Penile Injury and Trauma

Penile injury occurs far more frequently than most men realize. Because a human organ is involved, the body has a “hair trigger” response for sending fibrosis to protect the body after injury because the body understands organs are necessary for survival. Every day, seven days a week, the human body has only one goal: to keep us alive.

Minor bodily injuries usually only result in a fluid response (swelling) or a collagen response (like after accidentally cutting ourselves shaving our face). When a human organ is in pain, the body sends fibrosis to help protect us. When the body realizes the trauma has passed, it is supposed to send enzymes to break down the fibrosis and return it to reservoirs during REM sleep.

This fibrotic response usually gets trapped within the penis due to the penile organ’s thick sponge-like nature and consistency. When the body detects residual fibrosis within the organ, it assumes that something is “still not healed” and sends more, which is why the condition progresses. When a negative Peyronie’s accelerator is introduced, a case can quickly deteriorate.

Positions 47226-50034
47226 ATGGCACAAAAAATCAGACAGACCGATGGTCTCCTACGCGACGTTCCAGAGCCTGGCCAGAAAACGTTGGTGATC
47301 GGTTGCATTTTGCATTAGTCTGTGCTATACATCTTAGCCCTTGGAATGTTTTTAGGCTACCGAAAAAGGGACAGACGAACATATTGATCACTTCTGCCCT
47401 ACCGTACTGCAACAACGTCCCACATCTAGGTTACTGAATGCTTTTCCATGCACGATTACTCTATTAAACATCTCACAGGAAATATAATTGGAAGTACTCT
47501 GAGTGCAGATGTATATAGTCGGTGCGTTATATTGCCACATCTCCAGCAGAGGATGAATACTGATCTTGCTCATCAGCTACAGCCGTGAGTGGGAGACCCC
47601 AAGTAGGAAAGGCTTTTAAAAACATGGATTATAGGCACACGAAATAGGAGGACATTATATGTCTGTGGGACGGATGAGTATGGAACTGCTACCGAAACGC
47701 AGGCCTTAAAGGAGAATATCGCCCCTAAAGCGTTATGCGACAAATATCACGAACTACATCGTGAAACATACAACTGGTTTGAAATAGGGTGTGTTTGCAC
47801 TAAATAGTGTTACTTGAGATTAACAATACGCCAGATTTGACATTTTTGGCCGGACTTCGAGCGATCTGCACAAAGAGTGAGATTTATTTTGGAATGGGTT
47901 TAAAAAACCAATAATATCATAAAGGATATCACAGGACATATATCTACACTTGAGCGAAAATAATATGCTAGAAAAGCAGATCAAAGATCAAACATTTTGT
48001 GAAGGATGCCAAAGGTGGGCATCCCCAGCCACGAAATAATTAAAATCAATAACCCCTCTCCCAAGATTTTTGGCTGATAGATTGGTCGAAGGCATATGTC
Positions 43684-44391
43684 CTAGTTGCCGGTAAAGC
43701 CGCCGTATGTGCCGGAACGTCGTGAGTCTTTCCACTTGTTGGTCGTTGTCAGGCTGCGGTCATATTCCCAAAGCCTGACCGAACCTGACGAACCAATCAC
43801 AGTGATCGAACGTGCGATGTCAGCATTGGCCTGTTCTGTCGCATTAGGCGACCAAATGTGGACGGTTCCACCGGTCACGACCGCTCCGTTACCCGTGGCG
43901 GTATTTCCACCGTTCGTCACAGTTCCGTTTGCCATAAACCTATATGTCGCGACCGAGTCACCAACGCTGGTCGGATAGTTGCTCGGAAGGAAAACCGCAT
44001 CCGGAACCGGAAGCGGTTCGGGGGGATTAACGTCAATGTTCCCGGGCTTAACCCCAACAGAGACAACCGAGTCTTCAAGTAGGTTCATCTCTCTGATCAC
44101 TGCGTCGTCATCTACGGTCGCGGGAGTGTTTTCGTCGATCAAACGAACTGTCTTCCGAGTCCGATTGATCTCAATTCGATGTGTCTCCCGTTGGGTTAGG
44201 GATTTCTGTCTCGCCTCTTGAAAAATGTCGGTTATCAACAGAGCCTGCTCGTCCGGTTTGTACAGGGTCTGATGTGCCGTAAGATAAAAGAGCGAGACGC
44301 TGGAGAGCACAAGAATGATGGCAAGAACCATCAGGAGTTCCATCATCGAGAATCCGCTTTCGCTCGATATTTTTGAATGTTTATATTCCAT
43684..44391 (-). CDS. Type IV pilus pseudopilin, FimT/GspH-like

What should I do if I just injured my penis during sex?

Acute penile injury during vigorous intercourse is the second most common cause of acquired Peyronie’s disease, according to our research.

AUA treatment standards currently recommend that patients wait about a year after such trauma in the hopes that the body will naturally resolve any side effects.

When administered within two weeks of a trauma, ExoSurge therapeutics not only relieves any lingering pain from the injury, but it also breaks up and removes fibrosis before it has a chance to spread, grow, become dense, and become more deeply ingrained in the tunica’s soft tissue, making it much more difficult to treat.